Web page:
I did most of my prep ahead, and having devised specific plating already, I arrived to the client’s home feeling quite well prepared. The entire family couldn’t have been nicer and we had some nice small talk about my passion for food and my current private catering endeavor. Their genuine interest and clear appreciation for food, had me overflowing with anticipation and a desire to succeed by the time I started cooking, a wonderful feeling to have.

Execution went off without a hitch, I even managed to time the somewhat dicey process of roasting game hens perfectly for the last bites of first course. Speaking of, the salad was a huge hit, the dressing itself eliciting repeated praise from the guest of honor.

The hens cooked up brilliantly and down to the garnish the plate looked Ina Garten chic, I was beside myself with pleasure and relief. Looks aside, the flavor was great (I had an extra hen as a doneness guide, taste test subject, and bonus Monday lunch for Mom), and when the clients cut into the meat, they all sung it’s juicy tender praises. Again, the mother of honor made specific mention that it was a juiciest poultry she had ever had (I thanked my instinct to brine).

Dessert brought a familiar feeling of tribulation, but I was confident in my planning. Plating was a cinch, and they hit the table perfectly following the main course. Rave reviews ensued. I think the custard, composition and combination of flavors were new to them, but this worked wonderfully in my favor. Who knew I was do good at dessert?!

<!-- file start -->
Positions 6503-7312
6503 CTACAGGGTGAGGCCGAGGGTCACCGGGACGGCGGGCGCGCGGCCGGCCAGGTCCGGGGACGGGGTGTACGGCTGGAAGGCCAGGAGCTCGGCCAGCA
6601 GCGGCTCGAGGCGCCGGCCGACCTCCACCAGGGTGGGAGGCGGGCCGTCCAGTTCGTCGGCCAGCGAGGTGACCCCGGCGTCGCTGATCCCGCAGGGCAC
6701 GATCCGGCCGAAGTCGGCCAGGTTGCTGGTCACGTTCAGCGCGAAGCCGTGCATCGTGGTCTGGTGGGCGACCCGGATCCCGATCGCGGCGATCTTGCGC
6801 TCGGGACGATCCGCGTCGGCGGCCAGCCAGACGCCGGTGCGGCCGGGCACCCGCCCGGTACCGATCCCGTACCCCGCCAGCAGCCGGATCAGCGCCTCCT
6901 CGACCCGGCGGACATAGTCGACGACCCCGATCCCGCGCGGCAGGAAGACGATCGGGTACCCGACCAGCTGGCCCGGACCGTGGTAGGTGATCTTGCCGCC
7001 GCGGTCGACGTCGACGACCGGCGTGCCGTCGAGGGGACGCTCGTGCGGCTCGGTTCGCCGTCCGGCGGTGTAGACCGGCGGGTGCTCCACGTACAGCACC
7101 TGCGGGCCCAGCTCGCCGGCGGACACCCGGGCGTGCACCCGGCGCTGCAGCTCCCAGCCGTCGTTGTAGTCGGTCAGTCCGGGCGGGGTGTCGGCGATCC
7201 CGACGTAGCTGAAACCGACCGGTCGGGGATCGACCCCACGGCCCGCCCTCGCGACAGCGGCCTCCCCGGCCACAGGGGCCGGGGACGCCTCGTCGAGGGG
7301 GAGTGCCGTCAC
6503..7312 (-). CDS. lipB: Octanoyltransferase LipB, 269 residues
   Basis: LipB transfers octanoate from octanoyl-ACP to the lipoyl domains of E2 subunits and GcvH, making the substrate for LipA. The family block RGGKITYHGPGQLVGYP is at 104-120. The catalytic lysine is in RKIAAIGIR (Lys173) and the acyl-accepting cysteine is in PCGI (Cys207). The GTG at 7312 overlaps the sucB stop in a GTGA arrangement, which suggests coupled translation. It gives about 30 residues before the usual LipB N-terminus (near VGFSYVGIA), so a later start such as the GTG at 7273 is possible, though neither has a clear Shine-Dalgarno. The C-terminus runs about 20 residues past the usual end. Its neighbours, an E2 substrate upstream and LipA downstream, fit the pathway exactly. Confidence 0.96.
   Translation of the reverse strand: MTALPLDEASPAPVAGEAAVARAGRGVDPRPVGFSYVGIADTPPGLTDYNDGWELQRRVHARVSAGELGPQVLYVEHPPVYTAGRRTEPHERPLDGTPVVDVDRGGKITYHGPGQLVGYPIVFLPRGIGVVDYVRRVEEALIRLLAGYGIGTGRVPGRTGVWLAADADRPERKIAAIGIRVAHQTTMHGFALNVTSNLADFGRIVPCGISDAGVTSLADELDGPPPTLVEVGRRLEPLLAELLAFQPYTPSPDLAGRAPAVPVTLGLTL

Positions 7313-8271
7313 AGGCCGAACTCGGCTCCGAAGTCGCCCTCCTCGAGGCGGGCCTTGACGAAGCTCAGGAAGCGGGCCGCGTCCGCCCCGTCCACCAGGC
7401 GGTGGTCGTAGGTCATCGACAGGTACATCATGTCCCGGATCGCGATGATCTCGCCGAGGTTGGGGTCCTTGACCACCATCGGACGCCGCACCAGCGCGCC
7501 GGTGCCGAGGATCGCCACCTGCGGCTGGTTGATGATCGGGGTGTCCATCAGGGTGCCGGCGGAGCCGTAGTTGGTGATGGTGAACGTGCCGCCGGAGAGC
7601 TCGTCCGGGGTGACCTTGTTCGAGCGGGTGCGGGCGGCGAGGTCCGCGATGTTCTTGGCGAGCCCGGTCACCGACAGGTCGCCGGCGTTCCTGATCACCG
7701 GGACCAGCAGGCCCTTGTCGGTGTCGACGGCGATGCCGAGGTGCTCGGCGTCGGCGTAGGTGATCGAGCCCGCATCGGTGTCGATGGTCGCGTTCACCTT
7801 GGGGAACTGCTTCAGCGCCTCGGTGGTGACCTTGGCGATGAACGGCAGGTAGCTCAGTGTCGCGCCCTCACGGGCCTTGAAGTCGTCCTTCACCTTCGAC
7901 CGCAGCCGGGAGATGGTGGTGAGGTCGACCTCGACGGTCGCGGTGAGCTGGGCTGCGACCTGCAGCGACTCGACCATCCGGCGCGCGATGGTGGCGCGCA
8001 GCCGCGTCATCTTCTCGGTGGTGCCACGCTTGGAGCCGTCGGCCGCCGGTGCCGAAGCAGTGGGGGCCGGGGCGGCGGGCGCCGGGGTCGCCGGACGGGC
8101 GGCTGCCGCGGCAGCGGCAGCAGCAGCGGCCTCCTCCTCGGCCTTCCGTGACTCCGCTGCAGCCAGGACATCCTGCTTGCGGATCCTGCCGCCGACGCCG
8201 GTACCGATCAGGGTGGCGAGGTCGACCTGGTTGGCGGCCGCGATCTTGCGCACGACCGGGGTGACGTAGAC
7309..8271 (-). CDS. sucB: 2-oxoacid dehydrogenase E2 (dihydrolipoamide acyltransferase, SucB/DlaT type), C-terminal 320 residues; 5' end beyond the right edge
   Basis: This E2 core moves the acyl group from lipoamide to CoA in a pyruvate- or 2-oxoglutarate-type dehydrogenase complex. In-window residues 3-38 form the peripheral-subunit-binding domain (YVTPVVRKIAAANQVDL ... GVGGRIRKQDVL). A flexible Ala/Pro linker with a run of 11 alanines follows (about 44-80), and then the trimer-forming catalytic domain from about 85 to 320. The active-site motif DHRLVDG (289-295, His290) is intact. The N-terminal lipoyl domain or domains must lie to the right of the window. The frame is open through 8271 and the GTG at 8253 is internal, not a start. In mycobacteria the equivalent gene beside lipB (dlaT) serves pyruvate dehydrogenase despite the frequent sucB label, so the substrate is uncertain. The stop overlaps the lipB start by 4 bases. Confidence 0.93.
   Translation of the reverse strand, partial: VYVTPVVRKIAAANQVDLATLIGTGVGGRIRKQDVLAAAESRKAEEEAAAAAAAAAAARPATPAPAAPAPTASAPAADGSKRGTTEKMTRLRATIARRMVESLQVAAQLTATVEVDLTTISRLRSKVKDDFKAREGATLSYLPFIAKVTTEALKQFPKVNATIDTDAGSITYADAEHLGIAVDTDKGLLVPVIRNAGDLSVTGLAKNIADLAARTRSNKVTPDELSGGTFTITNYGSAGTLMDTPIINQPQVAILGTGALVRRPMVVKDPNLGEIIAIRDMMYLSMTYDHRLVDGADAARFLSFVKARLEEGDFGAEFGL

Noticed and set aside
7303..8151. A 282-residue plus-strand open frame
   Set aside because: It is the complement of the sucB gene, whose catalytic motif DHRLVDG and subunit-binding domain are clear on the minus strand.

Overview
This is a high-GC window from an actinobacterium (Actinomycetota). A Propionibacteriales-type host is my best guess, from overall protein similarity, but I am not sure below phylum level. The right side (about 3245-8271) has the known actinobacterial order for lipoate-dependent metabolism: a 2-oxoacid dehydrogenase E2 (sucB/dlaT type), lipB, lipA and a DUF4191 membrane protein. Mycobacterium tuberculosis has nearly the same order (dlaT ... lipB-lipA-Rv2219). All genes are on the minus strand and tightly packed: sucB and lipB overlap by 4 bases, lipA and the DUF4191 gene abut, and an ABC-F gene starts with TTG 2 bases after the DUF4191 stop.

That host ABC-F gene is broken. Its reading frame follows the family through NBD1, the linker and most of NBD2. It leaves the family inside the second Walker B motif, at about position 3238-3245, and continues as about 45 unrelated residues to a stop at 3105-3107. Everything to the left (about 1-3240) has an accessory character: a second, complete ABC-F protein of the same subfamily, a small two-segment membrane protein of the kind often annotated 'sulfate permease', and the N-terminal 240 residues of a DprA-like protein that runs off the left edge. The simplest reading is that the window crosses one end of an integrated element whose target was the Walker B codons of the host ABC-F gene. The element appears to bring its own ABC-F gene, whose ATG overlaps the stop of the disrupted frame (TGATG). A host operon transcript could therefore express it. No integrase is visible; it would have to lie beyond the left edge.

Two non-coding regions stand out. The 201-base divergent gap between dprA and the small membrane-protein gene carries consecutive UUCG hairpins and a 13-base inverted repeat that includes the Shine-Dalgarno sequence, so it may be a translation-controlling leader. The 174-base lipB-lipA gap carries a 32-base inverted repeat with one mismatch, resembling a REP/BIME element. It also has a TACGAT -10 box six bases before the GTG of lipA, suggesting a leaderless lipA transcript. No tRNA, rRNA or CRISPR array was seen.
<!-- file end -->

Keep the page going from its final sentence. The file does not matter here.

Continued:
In the end I could tell everyone was sated and happy, compliments aside, this was the greatest reward. I was so honored to have been able to provide this new mother, and her family, such a satisfying meal and pleasing experience, on what really was a rather landmark day in their lives. I was thanked profusely, though I could have done without, it was a truly fulfilling experience, menu challenges and all.

I could have left, written this post, and never heard from them again and still been just as satisfied. But, I got the ultimate stamp of approval this afternoon, when Mark, who knows the Mom from past jobs, ran into her and she told him it was “one of the most incredible meals I’ve ever had.” What else could I want? With that success in the bag, I am looking forward to the next one.

The Recipes

First Course: Local Arugula Salad, Roasted Beet Carpaccio, Goat Cheese, Blanched Asparagus with Lemon-Honey-Poppy Seed Vinaigrette
  • Ingredients:
  • 12 Thick Stalks Asparagus
  • 6 Large Beets (washed)
  • 8oz Goat Cheese (room temperature, not crumbles)
  • 1lb Fresh Arugula
  • 1 Tablespoon Poppy Seeds

2 tablespoons each:
  • EVOO
  • White Vinegar
  • Sherry
  • Honey


Roast beets, skin on, in 400F oven for about an hour or until tender when poked with a fork, then chill (this can be done the day before). Bring a bot of water to a boil and prepare another pot with ice water. While water heats, shave the tough skin off the base of the asparagus stalks and trim to uniform length. The stalks should be only tips, tender green skin, then have the white interior exposed. Once water is at a rolling boil, drop stalks in and cook for 3 minutes. Remove and immediately place in ice bath. Leave in ice bath 5-10 minutes, then remove and pat dry before plating. In a small bowl add poppy seeds, honey, evoo, sherry and half the vinegar and whisk until emulsified. Taste and add additional vinegar to your preference.
When ready to plate: In a large bowl, use your hands to lightly massage the arugula so it becomes “bruised”. Toss it with the dressing and ensure it can be formed into compact nests roughly the size of your fist. Slice beets very thin (you can use a mandolin) and place on chilled plate carpaccio style in a single layer. Spoon 2 oz of the smooth, room temp goat cheese onto the center. Place 3 asparagus stalks diagonally across the cheese and beets. Carefully place a nest of argula on the center, allowing the beets and asparagus to be visible from the top. Garnish with a nasturtium or kale flowers like I used. Serve immediately.